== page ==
To the Editor:
Stephen S. Rosenfeld expresses an oft-repeated criticism of military planning when he asserts that the Clinton Administration’s new national-security strategy is making America “Ready For The Last War” (January 15). But he is wrong on at least four counts.
First, he says the strategy is too concerned with preparing for big regional conflicts. All of the external threats to U.S. survival that arose in the 20th century– imperialism, fascism, communism– began as regional aggression that was not contained in a timely manner. Maybe the future will be different, but we shouldn’t dismiss the experience of the last hundred years.
Second, he says that “the principal threats” to American interests are now coming from global “anarchy and chaos”, manifested as drug trafficking, disease epidemics, organized crime, nuclear hustlers, emigration floods, irridentists and so on. Couldn’t most of this have been said in the 1920s, during the brief pause between World War One and the rise of fascism? It might be prudent to wait a while before reorieting national military strategy to focus primarily on terrorists and latter-day rum-runners.
Third, even a cursory look at what the military is buying indicates it is not living in the past. The Air Force, for example, is investing in items like the Airborne Laser for intercepting ballistic missiles, the stealthy F-22 fighter for achieving air superiority, and the Joint Stars surveillance plane for tracking the movements of armor on the ground. These are all revolutionary systems easily adapted to new challenges. That doesn’t sound like preparing for the last war to me.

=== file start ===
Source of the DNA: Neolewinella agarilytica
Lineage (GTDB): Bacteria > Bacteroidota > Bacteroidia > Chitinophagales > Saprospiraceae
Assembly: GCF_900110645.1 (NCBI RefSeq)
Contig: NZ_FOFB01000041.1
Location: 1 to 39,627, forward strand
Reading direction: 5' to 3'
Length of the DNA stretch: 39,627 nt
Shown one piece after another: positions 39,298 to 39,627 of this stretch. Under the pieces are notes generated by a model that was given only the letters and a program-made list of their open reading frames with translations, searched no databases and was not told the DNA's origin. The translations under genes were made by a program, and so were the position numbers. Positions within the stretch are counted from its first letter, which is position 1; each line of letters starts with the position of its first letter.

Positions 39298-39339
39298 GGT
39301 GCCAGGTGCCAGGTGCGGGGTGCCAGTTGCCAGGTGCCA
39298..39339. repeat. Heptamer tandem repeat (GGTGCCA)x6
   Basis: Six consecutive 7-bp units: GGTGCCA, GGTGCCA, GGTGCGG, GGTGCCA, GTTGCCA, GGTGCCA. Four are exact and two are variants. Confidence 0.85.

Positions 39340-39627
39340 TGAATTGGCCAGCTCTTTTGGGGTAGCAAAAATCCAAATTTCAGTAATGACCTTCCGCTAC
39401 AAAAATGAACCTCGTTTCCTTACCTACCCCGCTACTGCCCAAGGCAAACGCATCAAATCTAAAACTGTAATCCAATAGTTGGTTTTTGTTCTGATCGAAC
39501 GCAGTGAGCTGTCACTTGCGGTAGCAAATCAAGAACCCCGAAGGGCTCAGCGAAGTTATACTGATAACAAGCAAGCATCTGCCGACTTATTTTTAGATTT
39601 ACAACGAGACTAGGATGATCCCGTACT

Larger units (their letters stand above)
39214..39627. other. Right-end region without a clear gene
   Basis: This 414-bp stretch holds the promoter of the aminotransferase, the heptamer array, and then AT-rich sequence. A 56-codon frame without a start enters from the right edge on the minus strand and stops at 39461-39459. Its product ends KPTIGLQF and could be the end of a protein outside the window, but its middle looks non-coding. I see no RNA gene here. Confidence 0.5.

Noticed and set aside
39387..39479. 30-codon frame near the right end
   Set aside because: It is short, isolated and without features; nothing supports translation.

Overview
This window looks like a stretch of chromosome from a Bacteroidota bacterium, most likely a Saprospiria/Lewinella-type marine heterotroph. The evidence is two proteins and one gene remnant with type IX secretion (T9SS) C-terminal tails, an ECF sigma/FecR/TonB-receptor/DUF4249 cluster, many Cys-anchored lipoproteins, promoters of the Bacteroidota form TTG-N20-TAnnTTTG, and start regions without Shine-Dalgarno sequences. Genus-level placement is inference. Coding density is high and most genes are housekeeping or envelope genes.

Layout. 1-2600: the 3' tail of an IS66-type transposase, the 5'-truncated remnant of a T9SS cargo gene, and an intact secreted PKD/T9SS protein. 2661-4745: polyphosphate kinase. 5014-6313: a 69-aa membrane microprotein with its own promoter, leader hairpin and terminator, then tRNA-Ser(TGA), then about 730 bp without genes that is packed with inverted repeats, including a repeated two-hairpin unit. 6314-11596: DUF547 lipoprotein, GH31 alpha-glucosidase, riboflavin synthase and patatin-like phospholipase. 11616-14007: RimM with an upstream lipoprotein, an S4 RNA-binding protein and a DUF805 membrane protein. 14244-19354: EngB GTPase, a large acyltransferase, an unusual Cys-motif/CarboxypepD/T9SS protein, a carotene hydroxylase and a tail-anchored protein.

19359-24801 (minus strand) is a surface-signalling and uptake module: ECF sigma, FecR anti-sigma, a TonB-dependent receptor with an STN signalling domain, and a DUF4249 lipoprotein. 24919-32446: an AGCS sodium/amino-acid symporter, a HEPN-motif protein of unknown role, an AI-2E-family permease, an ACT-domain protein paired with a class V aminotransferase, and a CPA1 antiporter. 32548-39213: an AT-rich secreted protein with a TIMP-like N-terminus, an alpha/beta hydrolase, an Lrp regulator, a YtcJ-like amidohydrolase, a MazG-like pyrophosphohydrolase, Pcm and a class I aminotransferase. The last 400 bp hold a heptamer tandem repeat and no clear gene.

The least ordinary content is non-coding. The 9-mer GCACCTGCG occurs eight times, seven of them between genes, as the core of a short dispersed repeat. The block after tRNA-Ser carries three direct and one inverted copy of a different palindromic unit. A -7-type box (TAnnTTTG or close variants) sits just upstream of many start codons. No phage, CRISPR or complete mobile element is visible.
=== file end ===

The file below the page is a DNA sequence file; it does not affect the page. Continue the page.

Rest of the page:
Finally, Mr. Rosenfeld needs to acknowledge the difficulty of developing a coherent strategy for addressing new threats that have barely begun to emerge. Where should the policymakers place their bets– information warfare, nuclear terrorism, chemical and biological weapons defense, infrastructure attacks, drug traffickers, failed states, ballistic missile threats? Any one of these dangers could become our worst nightmare, or they could recede into obscurity.
It’s easy to pick apart strategic plans when the future is so unclear. I personally would like to hear more from the administration on defense against nuclear attack and the military uses of space. But Clinton’s people have done a good job of dealing with a diverse array of amibigous threats. Let’s at least agree that nobody has come up with a better plan.
Loren B. Thompson
Chief Operating Officer
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